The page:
Edna Matta-Camacho PhD, Research Associate, Carleton University
Recently, I had a unique opportunity and experience of transitioning from academia to industry. It was unexpectedly a positive and enriching change!
An important aspect of this transition was that the mission and vision of the company (“to advance in Drug Discovery and Development”) which aligned very well with why I am a scientist and my professional goals.
The process of transitioning started a year before finishing my postdoc. I learnt about a position in a company where my skills and professional expertise would be a good asset. I applied too late for that position, but the company kept my CV and contacted me a year later when a new position opened. Of course, I was interested, thus a phone-interview was scheduled. This was my first contact with a biotech company, and I was nervous. However, I prepared for the interview by looking at online resources. The article “How to Ace a Phone Interview” by Deborah L. Jacobs (Forbes-2014)(1) gave me useful ideas. I highly recommend reading the article.
I recorded myself on video practicing mock phone-interviews with potential questions. Those recordings helped me to adjust the volume and speed of my voice, practice potential answers. Practising reduced my anxiety. It is important to be able to identify your strengths and how these would be useful for a particular position in the company.
On the day of the call, I was nervous again, but once the phone interview started, I felt confident. I was able to improvise because I had clear ideas in my mind and the whole conversation felt natural. I believe it was the natural flow of the conversation which contributed in taking me to the next level of the selection process. In my case, preparation was a good tool, and so was looking for a very quiet, free of interruptions place for this call.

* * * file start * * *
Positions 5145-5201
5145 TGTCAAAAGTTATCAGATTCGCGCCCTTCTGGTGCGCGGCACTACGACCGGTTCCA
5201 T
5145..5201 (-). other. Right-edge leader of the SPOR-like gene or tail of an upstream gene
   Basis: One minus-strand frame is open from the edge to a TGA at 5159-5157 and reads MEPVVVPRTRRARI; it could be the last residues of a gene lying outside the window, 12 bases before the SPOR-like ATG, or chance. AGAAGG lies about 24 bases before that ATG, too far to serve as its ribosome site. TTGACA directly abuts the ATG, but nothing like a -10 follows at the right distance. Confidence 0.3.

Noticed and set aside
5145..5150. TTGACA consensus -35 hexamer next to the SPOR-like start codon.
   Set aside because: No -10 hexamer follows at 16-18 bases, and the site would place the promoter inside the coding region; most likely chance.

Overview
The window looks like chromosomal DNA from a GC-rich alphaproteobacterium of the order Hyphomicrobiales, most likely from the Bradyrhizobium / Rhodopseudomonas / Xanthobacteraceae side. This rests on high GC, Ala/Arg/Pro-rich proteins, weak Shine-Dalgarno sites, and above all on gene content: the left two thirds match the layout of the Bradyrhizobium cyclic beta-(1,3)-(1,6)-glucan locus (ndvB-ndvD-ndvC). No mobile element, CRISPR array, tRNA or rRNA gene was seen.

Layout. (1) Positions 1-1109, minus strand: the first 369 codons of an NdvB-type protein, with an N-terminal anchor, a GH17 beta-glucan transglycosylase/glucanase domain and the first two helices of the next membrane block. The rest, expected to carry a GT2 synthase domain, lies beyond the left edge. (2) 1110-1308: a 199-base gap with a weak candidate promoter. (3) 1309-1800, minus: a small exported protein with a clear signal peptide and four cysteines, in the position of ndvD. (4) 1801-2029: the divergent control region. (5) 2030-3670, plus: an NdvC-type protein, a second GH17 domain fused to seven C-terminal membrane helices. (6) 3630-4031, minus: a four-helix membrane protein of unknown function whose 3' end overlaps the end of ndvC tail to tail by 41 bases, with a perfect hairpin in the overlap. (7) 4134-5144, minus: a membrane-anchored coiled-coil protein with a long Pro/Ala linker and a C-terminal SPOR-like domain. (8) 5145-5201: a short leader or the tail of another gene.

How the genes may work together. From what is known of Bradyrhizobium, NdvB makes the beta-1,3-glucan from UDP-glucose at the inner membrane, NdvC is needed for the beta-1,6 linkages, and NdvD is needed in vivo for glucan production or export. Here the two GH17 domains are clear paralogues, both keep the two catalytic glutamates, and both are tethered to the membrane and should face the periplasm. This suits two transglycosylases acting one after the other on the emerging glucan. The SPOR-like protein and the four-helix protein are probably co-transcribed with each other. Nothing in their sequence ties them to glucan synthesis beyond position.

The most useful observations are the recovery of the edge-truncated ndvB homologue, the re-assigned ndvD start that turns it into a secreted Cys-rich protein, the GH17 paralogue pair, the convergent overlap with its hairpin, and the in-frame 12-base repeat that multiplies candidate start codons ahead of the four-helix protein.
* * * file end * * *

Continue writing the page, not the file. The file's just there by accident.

For my work presentation, I chose the part of my research projects that focused on the skills and expertise for the job description. There was a particular skill that the company was looking for in a candidate that I didn’t have, but I addressed this by showing that I had experience on a technique related to that particular skill. I prepared the presentation and Q&A to strictly adhere to the time frame required, and practiced in advance. During my presentations, I find it useful to lead listeners to questions which you can make yourself shine with the answers. There are of course questions where you might not know the answer, but just take a moment to pause and try to provide a related suggestion or possible answer without making things up. There are some online resources with useful tips on how to address this issue; for example, Lily Zhang provides some great advice in her article “4 ways to handle interview questions you don’t know how to answer” (the muse)(2).
The face-to-face interview turned out to be a friendly/informal conversation with my future colleagues. They wanted to know a little about me, why I wanted to make the transition, what I liked about the company, and how I thought I could contribute to the company’s mission. I was asked additional common interview questions such as those that aimed to discover how I dealt with deadline stress and difficult situations with colleagues at work. It is important that you have questions for them too, for example: how many weeks of vacation they have, personal/sick days, benefits, professional growth within the company. These questions are important for you to have a view from the environment inside the company. Remember, job interviews are a two-sided process.
After going through this recruitment process and working for this company, I realized that we, PhDs, have numerous experiences and skills which are valuable for industry settings. During a PhD we are trained to use critical thinking, work in teams, manage projects, analyze data and be the leaders of our own research projects. We just need to know how to translate these skills into industry language. There are many resources already out there with tips to help you how to customize your CV. I recently came across a useful career brief in Nature, “How to transition from academia to industry”(3).
Don’t be afraid to reach out for help, increase your network, develop your leadership, we have gone through a lot during our PhDs, don’t lose your enthusiasm!